Located in Newburgh Fife it was the home of the Balfour’s
The Balfours owned the property from 1452 to 1710. The castle dates from the late 16th century.[
In 1460 James Balfour of Denmylne died at the siege of Roxburgh Castle, while John his son was killed in the battle of Flodden in 1513.
In 1617 Sir Michael Balfour of Denmylne’s watermills were targeted by armed vandals who demolished the dam on Auld Lindores Loch. The flood broke the axles and wheels of the mills, and nearly demolished the buildings. The mill lades were filled up with red mud, as was a nearby house called Burnside belonging to John Leslie, 6th Earl of Rothes.
Sir James Balfour, 1st Baronet of Denmilne and Kinnaird was appointed Lord Lyon King of Arms in 1639 (according to Coventry). He compiled an important collection of Scottish historical manuscripts; and he also officiated at the coronations of both Charles I and Charles II. His brother Sir Andrew Balfour was the founder of the first Edinburgh Botanic Garden.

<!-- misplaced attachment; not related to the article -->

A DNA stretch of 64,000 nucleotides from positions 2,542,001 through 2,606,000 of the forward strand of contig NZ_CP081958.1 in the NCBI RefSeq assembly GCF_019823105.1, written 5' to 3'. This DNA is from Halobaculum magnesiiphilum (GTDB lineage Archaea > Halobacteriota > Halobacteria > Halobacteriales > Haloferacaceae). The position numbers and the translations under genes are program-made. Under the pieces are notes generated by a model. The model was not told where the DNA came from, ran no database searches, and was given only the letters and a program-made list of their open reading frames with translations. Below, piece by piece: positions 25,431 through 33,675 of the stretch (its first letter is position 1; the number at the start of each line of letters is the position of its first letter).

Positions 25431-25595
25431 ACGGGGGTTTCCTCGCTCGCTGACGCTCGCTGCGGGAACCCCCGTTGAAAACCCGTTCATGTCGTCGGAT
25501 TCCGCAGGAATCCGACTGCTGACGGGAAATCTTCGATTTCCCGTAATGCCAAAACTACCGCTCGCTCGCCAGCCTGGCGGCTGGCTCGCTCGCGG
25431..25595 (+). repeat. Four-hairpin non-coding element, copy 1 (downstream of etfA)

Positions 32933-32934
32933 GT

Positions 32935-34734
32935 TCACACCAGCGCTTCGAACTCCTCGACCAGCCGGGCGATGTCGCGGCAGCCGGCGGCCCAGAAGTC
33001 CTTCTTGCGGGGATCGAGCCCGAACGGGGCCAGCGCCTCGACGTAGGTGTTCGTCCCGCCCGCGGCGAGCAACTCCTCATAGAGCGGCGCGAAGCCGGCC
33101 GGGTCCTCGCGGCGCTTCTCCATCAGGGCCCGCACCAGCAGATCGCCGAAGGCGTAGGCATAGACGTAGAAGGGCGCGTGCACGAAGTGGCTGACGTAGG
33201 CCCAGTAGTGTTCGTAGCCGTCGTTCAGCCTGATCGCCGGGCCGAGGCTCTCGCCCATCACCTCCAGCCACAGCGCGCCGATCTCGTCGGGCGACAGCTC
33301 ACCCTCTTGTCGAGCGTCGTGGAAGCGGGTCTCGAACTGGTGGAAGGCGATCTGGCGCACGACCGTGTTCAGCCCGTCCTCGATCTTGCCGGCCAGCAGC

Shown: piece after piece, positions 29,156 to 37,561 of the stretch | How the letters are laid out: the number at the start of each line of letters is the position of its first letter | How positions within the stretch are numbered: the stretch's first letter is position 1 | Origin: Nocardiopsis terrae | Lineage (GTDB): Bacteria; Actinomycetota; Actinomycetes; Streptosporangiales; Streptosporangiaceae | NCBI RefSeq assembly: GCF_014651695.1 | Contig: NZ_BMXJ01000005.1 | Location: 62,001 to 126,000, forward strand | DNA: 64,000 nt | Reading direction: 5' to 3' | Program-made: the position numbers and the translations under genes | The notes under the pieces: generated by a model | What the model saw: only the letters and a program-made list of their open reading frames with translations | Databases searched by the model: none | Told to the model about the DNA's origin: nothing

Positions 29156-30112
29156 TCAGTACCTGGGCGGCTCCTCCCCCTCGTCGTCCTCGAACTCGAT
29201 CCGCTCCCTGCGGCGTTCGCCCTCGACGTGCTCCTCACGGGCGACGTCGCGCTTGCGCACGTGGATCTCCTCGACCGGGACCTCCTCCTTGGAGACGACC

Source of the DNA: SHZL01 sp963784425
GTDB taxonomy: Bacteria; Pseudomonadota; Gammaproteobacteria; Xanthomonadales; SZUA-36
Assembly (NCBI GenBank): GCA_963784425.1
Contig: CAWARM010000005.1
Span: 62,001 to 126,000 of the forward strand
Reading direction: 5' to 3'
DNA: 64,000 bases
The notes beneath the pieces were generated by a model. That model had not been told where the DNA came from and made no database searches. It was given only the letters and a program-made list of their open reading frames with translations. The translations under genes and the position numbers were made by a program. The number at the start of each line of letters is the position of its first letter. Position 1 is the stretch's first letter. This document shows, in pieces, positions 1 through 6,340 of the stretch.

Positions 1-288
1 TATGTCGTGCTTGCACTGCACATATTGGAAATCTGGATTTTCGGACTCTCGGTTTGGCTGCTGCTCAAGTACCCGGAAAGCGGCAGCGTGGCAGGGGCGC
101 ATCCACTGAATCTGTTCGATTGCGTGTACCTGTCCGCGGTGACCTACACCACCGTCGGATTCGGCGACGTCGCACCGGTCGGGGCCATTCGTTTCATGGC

The tower house is cross shaped, comprising a main block, a stair-tower projecting centrally, and a matching small rectangular tower. The structure has three storeys, and a garret with a corbelled-out parapet at one gable. There are large windows, and a number of gunloops. A courtyard surrounded the castle.
The main block is 41.5 feet (12.6 m) by 24 feet (7.3 m). It lies north west to south east. The stair wing is to the north east and the other projection to the south west.